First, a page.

Re: [unrev-II] Architectural Snag

From: Paul Fernhout (
Date: Fri Oct 27 2000 - 12:46:12 PDT

  • Next message: Eric Armstrong: "Re: [unrev-II] Poetry and Knowledge Management (was Jack's Use Case)"

    Paul Fernhout wrote:
    > [snipped stuff on error recovery]


    In regard to:
    231550 - Need example of errors that require "recovery" capability
    by the
    231551 - system. What is the "system" doing that can make an

    An example would be if your email system automatically categorizes
    emails for you based on content and word frequency. (IBM's doing some
    cutting edge work on this by the way.) Every once in a while you might
    review some of the categorizations and correct them. For example, the
    system might put all your email from this mailing list under UnrevII but
    you might want some but not all of it to also be categorized under
    "Knowledge Management". The "error" here is a miscategorization base on
    your wishes, which you may not have made clear to the system, or which
    the system algorithms may not be quite able to handle 100%.

    Another example might be that you realize there are two Doug Engelbart's
    sending you email but they are categorized together -- you go in to the
    system and review all the correspondence and split them apart (perhaps
    using tools that help you differentiate based on email address) and then
    build a way to always keep them separate. Or likewise, you get email
    both from an "Rod Welch" and "Welchco" and you decide you want them
    categorized together.

    Another issue might be merging two knowledgebases, you might need to
    review concepts which don't match up and decide which are similar or
    different (assuming the system was 99% accurate but there were thousands
    of concepts).

    I've seen these sorts of things with database in a textual sense when
    importing data. This isn't the same situation, but often when importing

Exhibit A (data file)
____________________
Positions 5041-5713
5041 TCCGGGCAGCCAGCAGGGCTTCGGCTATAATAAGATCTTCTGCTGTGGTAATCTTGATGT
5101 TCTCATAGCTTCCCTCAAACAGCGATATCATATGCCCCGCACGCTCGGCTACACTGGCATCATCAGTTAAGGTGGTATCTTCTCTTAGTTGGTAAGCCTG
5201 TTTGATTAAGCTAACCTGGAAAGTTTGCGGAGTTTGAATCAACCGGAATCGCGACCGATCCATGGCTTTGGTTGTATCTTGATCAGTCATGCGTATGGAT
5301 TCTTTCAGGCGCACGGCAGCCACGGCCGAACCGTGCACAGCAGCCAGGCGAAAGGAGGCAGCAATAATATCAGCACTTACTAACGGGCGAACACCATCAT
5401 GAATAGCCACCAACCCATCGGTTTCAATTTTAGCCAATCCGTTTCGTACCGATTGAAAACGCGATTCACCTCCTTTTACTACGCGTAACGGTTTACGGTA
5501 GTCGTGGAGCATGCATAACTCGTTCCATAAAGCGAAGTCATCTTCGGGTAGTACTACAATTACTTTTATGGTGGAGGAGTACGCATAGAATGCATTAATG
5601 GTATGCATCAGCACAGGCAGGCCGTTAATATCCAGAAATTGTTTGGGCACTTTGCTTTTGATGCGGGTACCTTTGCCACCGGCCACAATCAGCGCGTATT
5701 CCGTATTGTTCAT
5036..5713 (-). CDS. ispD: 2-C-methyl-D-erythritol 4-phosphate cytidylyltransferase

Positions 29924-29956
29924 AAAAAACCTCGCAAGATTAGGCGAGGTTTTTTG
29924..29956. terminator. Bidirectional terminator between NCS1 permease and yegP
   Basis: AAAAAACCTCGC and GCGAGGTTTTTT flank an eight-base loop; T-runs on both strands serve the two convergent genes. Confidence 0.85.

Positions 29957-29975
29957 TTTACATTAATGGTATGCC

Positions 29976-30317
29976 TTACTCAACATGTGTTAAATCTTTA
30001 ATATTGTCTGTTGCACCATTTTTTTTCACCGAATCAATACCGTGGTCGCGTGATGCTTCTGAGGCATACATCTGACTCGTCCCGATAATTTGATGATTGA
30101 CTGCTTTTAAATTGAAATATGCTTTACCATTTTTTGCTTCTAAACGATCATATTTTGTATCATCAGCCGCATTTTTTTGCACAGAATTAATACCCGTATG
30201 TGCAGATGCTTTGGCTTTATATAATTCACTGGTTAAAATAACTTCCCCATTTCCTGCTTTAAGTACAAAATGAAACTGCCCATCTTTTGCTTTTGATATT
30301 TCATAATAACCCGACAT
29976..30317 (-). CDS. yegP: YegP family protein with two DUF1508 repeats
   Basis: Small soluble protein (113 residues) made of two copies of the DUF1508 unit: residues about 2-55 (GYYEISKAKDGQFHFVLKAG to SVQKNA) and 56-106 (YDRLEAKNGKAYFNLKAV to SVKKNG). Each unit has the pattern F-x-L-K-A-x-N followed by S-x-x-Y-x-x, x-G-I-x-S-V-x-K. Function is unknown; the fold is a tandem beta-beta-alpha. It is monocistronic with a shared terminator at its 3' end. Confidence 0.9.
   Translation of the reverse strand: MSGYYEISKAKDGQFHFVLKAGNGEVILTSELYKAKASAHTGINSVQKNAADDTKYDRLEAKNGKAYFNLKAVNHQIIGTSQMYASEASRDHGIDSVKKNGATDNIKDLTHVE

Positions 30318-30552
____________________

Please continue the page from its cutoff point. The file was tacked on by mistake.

data you may need to review it and modify it slightly first (fix up
    spellings or missing entries) to import it into a database.

    Probably the best example I can think of is that you run some badly
    written piece of code (or code with assumptions or prerequisites your
    system does not adhere to) and it adds bad or incomplete data to your
    database. You then add some good data you don't want to loose, so
    rollback isn't easy. You might then need to go in by hand and find and
    fix the bad data based on an understanding of the code and what it did
    wrong. That wouldn't be easy to automate.

    Finally -- your database suffers physical (disk) corruption but you want
    to save what you can. A person might go in and see what is salvageable
    and direct various tools to recover parts of the data.

    Obviously, to the extent any of these situations become common, one
    might develop specific tools and procedures to make these easier to do,
    or performed more automatically with a minimum of understanding needed
    of the system architecture. Most of these "error" situations revolve
    around automatic procedures which only worked partially to begin with
    (where 99.99% success may still leave work to do), or changing needs or
    perceptions not planned for originally might require restructuring to
    how things are stored and careful attention paid to prevent loss or
    misplacement of data.

    It's analogous to work on a car. I can put gas in the tank, put air in
    the tires, change the wiper blades, and maybe notice that soemthing
    sounds wrong, but for some major repair (replacing a failed alternator)
    or preventive maintainence (replacing the brakes), the mechanic has the
    tools and experience to do the job faster with more surety than I could.
    That's not to say a lot of people don't work on their own cars -- just
    that there is still a demand for mechanics. It isn't cost effective or
    practical with current technology to make cars that run for a thousand
    years without any maintainence -- although some of today's cars can go
    100K+ miles without a tune up.

    Of course, with a mechanic, there isn't as big a privacy issue as
    letting a DBA poke around your confidential database...

    P.S. Your Welchco system vs. this email list provides an interesting
    example of knowledge management & integration issues from using multiple
    systems. You have questions but I don't know of them if I only look at
    the email list. So either I need to check several systems myself, or I
    need a system sophisticated enough (Apple's Knowledge Navigator
    prototype?) that it does if for me and presents it in a common format.
    -Paul Fernhout
    Kurtz-Fernhout Software
    Developers of custom software and educational simulations
    Creators of the Garden with Insight(TM) garden simulator

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